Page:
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  • Everyday Meditation

    Everyday Meditation

    I meditate to re-experience my own goodness and for me this brings things into perspective. Small niggling doubts about how my life is turning out are softened. Slow burning worries about my future security (and that of our planet's) are given a more optimistic direction, not as a denial or cover-up, but rather as an inspiration to appreciate that many things are OK.

    Tapping into my own goodness is something I do for good health.

    I learnt to meditate with my eyes open - just softly open, similar to gazing out when sitting on a verandah. I really appreciate this method of mediation as I can use it wherever I am - in the park, in a cafe, at the train station, waiting in a queue.

    The type of meditation I do varies throughout the day. There's the morning time after waking, there's during the day of tasks and activities, and there is the evening time. I make a conscious effort not to over-commit to activities so I have time and space to meditate.

    In the morning I sit relaxed with a cup of tea. If it's dark I may light a candle to create an atmosphere, or play some soft music. If it's light, I enjoy the sunshine and the morning calls of the birds. Consciously I quieten and calm my mind to give it a rest it. Just letting thoughts come and go, breathing in and out naturally, just quiet and soft. I don't create any thoughts or use affirmations. As I do this regularly, I get to know the feeling of a quietened mind. Sometimes I go deeper into this silence and feel a kind of 'connection' to a source of energy that seems to be on the same wavelength as me.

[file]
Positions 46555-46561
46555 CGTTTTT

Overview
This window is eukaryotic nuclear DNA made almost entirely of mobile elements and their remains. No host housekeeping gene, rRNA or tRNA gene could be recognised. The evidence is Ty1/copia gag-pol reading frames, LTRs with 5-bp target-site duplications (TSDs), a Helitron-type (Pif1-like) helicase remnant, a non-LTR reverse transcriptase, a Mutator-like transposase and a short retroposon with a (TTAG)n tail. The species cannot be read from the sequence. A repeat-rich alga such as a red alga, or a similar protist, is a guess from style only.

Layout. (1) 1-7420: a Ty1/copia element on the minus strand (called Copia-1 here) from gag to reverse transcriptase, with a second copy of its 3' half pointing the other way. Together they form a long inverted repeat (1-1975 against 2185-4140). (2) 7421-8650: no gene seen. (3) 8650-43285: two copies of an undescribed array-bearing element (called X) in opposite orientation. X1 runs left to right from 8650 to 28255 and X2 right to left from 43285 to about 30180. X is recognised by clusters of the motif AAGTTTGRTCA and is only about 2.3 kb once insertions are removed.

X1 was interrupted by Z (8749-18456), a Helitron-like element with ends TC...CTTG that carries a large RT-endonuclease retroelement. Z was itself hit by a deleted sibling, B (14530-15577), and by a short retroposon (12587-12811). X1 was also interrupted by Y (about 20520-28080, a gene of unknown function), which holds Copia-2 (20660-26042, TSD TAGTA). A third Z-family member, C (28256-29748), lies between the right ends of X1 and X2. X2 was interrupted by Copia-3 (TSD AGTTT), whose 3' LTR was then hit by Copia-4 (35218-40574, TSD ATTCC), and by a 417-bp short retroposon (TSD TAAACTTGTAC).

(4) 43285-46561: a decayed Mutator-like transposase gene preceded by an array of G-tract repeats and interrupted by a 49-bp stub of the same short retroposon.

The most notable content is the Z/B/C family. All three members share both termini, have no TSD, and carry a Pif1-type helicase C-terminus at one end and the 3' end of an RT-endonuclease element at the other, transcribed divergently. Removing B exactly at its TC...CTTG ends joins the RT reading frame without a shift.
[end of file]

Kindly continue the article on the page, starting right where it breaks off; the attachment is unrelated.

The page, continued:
It can feel like a flow of energy that is connected to me own quietness.

    I just stay in this state until time is up.

    During the day I make sure I have some time to chill out away from busyness. Perhaps taking a walk, sitting in the park, or reading something inspiring. This refreshes my mind and puts me in a positive space.

    In the evening, I sit for 20 minutes after dinner and just notice the kinds of thoughts that are running across my mind. I take the time to examine and process them. Maybe I need to nurture myself to heal a wound from something that happening during the day. It's a time to resolve any discomfort that's accumulated within me. This enables me to have a peaceful sleep and wake refreshed.

    I have cultivated the art of self-compassion through following a free on-line mindfulness course that is available from Monash University. This has eradicated the habit of being over-critical and fearful, anxious and castrophysing. Noticing these habits and dealing with them has enhanced the experiences I have when I meditate. It's also enabled me to feel more contented and deal with challenges in a constructive way.

    © M. Anning